Article rating from 0 people

Default rating: 2.5 of 5

Barcode data

Creative Commons Attribution 3.0 (CC BY 3.0)

© Barcode of Life Data Systems

Source: Barcode of Life Data Systems (BOLD)

Trusted

Article rating from 0 people

Default rating: 2.5 of 5

Locations of barcode samples

Collection Sites: world map showing specimen collection locations for Ornithogalum

Creative Commons Attribution 3.0 (CC BY 3.0)

© Barcode of Life Data Systems

Source: Barcode of Life Data Systems (BOLD)

Trusted

Article rating from 0 people

Default rating: 2.5 of 5

Conservation

Management

Prevention and Control

Be on the lookout for it and dig it up as soon as it is noticed. Most of the time, the bulbs will be extremely deep.

Trusted

Article rating from 0 people

Default rating: 2.5 of 5

Relevance to Humans and Ecosystems

Risks

Ecological Threat in the United States

Once established, it spreads across the forest floor and displaces many species of native spring ephemeral plants.

Trusted

Article rating from 0 people

Default rating: 2.5 of 5

Wikipedia

Ornithogalum

Ornithogalum is a genus of perennial plants mostly native to southern Europe and southern Africa[1] belonging to the family Hyacinthaceae. There are some species native to other areas such as the Caucasus.[2] Growing from a bulb, it has grass-like basal leaves and a slender stalk, up to 30 cm tall, bearing clusters of star-shaped white flowers striped with green. There are about 150 species, of which the best known are O. umbellatum, O. saundersii, O. arabicum and O. thyrsoides. [3]

O. arabicum (Star-of-Bethlehem)
O. dubium (Sun Star)
O. longibracteatum (Pregnant Onion/False Sea Onion)
O. maculatum (Snake Flower)
O. narbonense (Pyramidal Star-of-Bethlehem)
O. nutans (Drooping Star-of-Bethlehem)
O. pyrenaicum (Bath Asparagus/Prussian Asparagus/Spiked Star-of-Bethlehem)
O. umbellatum (Common Star-of-Bethlehem)
O. thyroides (Chincherinchee)

Because of its star-shaped flowers, it is named for the Star of Bethlehem that appeared in the Biblical account of the birth of Jesus.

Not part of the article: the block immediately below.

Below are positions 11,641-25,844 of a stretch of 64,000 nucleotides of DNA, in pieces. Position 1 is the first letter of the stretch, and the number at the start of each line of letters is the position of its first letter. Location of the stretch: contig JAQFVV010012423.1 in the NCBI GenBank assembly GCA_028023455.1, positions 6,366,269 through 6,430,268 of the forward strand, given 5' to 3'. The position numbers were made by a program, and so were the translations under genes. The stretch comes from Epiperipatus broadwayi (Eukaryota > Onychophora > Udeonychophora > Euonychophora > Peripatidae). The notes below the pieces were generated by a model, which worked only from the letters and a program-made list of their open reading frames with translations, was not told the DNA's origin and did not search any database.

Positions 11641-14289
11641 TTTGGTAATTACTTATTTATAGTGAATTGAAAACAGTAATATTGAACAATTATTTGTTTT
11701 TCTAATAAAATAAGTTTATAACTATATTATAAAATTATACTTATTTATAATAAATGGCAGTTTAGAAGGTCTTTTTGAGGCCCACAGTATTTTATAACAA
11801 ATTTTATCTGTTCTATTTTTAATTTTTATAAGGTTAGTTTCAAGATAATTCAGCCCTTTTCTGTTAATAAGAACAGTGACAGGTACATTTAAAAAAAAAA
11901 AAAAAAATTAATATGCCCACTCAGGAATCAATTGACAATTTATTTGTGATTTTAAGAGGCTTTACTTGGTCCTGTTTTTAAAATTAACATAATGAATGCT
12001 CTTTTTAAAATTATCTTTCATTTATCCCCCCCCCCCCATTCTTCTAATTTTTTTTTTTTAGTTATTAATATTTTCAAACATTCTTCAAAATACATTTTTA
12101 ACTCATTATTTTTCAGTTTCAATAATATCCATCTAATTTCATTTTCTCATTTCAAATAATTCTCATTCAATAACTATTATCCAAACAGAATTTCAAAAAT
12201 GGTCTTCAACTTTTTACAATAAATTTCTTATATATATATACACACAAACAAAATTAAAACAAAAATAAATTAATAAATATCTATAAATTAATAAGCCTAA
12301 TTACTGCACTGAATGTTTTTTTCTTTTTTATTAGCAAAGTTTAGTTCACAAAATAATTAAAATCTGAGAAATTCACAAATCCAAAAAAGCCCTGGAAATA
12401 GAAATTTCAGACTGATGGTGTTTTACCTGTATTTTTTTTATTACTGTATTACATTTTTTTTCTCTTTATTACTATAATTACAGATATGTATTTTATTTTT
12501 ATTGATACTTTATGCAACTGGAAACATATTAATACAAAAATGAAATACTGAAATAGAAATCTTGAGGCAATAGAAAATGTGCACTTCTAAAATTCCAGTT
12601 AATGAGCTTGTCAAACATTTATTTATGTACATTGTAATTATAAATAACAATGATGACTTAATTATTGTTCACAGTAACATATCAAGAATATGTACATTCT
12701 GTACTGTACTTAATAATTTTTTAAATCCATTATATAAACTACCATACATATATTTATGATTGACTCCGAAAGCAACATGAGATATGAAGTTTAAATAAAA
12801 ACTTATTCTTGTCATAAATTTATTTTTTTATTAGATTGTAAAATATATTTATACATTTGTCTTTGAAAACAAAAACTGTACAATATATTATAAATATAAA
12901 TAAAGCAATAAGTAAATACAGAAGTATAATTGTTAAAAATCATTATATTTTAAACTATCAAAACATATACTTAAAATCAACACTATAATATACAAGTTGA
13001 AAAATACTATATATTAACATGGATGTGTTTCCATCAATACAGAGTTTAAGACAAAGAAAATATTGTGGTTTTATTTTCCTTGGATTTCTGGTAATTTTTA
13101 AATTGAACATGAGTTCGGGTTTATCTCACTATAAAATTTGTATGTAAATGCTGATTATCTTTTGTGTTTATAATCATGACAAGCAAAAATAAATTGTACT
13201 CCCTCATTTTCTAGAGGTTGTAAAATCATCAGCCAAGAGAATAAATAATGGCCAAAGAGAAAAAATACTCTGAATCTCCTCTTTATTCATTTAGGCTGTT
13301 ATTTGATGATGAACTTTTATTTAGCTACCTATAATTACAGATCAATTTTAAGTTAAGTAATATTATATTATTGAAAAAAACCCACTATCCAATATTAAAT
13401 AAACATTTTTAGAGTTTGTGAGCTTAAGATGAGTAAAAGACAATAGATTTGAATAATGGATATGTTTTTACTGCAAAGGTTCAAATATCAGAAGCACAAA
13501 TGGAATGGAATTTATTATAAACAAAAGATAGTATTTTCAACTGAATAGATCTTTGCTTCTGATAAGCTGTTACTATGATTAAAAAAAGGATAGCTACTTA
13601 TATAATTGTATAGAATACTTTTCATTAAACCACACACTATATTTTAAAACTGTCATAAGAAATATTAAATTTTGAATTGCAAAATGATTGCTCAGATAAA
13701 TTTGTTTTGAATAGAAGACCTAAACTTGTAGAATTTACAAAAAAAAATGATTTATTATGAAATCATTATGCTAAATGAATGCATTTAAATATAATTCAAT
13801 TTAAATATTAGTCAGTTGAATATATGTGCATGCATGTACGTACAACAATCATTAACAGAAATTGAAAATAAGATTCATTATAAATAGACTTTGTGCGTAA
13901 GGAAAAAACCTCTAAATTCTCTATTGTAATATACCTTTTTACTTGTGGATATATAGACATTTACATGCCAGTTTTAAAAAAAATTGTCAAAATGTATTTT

Other species of Ornithogalum include:

O. britteniae[4]
O. neurostegium
O. canadense
O. clanwilliamae-gloria
O. conicum
O. cooperi
O. flaccidum
O. fragrans
O. graminifolium
O. imbricatum
O. saundersii Giant chincherinchee
O. strictum

Ornithogalum saundersii (syn. O. saundersiae) was named after Charles Saunders

Toxicity

Some of the plants in the genus are poisonous, and have been known to kill grazing animals. Others are edible and used as vegetables. These flowers' bulbs contain alkaloids[citation needed] and cardenolides,[1] which are toxic.

References

  1. ^ a b "Ornithogalum Linnaeus". Flora of North America. http://www.efloras.org/florataxon.aspx?flora_id=1&taxon_id=123199. 
  2. ^ "Ornithogalum L.". Ornamental Plants From Russia And Adjacent States Of The Former Soviet Union. http://www.efloras.org/florataxon.aspx?flora_id=120&taxon_id=123199. 
  3. ^ International Flower Bulb Centre: Ornithogalum
  4. ^ AP Dold (2003). "The rediscovery of Ornithogalum britteniae (Hyacinthaceae) and an amendment to the description". South African Journal of Botany 69 (4): 500–504. http://www.ajol.info/viewarticle.php?id=12306&jid=118&layout=abstract 
Creative Commons Attribution Share Alike 3.0 (CC BY-SA 3.0)

Source: Wikipedia

Unreviewed

Article rating from 0 people

Default rating: 2.5 of 5

Disclaimer

EOL content is automatically assembled from many different content providers. As a result, from time to time you may find pages on EOL that are confusing.

To request an improvement, please leave a comment on the page. Thank you!